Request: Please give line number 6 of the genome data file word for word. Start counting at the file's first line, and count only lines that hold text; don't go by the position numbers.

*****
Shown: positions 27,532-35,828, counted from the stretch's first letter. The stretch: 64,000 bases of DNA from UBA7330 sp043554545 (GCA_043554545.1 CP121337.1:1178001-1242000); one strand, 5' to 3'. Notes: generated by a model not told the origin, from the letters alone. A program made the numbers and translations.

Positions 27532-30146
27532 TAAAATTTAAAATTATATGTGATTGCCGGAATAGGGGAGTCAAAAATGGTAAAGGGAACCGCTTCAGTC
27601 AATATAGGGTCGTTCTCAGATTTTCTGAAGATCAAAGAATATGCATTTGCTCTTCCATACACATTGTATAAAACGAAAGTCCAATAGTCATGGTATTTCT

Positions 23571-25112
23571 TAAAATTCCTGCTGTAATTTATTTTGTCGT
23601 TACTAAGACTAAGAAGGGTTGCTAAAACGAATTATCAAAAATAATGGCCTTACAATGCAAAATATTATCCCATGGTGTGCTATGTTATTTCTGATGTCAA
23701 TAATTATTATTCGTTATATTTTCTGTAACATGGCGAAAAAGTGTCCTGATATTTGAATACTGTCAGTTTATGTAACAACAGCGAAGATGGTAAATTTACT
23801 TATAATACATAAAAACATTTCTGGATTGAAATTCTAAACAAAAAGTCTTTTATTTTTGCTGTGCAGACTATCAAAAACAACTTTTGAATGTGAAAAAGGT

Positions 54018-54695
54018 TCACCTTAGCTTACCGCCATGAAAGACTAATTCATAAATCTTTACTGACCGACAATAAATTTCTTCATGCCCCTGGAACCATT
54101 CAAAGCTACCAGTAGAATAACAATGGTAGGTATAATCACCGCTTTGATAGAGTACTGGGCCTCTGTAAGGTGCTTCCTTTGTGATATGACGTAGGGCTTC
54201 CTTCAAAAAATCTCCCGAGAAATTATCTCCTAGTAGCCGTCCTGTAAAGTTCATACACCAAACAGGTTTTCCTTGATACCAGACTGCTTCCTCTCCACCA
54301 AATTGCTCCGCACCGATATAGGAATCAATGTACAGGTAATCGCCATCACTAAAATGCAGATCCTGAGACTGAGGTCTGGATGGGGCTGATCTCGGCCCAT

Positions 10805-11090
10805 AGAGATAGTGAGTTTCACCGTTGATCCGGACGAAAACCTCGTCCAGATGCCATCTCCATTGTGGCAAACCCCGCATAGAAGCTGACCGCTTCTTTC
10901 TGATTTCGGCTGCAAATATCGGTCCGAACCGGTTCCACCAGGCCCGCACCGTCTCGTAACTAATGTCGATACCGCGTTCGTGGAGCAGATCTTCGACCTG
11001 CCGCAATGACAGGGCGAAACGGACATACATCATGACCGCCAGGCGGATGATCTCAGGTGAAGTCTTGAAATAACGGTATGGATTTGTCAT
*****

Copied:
23571 TAAAATTCCTGCTGTAATTTATTTTGTCGT